Higher Insulin Levels May Contribute to Alzheimer's
Study found elevated levels increased inflammation
MONDAY, Aug. 8, 2005 (HealthDay News) -- Elevated insulin levels may contribute to the development of Alzheimer's disease, and investigators hope this new finding will lead to more effective treatment strategies, according to a report in the Aug. 8 issue of the Archives of Neurology.
Researchers at the University of Washington in Seattle raised blood insulin levels in 16 healthy older adult volunteers and then measured changes in the volunteers' levels of inflammatory markers and beta-amyloid (a protein associated with Alzheimer's disease) in their cerebrospinal fluid and plasma.
"Moderate peripheral hyperinsulinemia (increased levels of insulin) provoked striking increases in CNS (central nervous system) inflammatory markers," the study authors wrote. "Our findings suggest that insulin-resistant conditions such as diabetes mellitus and hypertension may increase the risk for Alzheimer's disease, in part through insulin-induced inflammation."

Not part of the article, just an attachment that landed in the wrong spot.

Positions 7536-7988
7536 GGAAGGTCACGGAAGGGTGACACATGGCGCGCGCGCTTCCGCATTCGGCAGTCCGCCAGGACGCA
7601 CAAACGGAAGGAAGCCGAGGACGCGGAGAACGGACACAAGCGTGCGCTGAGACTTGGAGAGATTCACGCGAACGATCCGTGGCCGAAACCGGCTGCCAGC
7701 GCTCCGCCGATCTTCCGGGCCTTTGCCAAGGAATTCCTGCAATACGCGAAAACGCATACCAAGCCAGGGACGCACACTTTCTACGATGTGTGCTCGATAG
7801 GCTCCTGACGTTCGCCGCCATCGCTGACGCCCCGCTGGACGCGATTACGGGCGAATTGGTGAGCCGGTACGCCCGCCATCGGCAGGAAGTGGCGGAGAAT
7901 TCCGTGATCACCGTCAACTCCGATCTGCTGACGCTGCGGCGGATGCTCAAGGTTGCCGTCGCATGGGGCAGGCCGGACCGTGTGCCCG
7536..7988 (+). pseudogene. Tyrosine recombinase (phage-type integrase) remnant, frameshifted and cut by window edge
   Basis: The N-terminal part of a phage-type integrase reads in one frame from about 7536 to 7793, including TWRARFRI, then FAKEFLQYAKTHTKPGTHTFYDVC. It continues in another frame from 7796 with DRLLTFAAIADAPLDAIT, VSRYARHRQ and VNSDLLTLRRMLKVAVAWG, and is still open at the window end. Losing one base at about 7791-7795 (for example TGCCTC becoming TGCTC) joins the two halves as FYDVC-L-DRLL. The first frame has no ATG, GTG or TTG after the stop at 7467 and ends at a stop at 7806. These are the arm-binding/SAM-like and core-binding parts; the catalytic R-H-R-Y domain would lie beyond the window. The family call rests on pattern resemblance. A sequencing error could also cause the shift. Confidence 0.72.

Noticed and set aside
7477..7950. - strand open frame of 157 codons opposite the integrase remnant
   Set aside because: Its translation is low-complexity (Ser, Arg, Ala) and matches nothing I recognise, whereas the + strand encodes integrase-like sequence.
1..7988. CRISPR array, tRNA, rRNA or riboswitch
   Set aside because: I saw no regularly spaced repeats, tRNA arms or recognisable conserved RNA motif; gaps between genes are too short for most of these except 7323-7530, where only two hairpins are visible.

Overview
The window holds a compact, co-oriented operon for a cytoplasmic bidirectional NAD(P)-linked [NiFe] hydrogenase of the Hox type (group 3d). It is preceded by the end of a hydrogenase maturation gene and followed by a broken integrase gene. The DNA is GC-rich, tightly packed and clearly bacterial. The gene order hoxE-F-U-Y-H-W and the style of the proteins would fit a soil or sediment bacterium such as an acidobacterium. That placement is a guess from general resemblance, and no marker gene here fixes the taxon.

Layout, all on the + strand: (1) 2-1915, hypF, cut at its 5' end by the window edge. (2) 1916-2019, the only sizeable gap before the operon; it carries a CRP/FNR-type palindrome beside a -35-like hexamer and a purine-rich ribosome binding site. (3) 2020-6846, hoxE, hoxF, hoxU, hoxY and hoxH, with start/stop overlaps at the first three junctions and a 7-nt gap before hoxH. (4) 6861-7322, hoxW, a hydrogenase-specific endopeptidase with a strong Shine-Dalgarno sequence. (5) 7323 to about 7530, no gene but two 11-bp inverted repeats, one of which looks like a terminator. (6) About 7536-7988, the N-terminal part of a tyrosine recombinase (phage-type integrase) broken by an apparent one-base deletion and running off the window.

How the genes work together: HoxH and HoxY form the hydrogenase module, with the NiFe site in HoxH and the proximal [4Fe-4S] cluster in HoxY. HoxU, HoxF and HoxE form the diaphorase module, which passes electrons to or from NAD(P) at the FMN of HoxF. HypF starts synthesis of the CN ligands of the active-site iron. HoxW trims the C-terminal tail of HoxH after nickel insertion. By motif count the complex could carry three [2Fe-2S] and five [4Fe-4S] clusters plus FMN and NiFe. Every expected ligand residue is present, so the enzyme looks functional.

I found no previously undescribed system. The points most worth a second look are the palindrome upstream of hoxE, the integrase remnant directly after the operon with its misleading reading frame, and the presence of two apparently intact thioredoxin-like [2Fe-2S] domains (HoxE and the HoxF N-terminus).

The research team concluded: "Although this model has obvious relevance for diabetes mellitus, hyperinsulinemia and insulin resistance are widespread conditions that affect many nondiabetic adults with obesity, impaired glucose tolerance, cardiovascular disease and hypertension. Our results provide a cautionary note for the current epidemic of such conditions, which, in the context of an aging population, may provoke a dramatic increase in the prevalence of [Alzheimer's disease]."
The U.S. National Institute on Aging has more about Alzheimer's disease.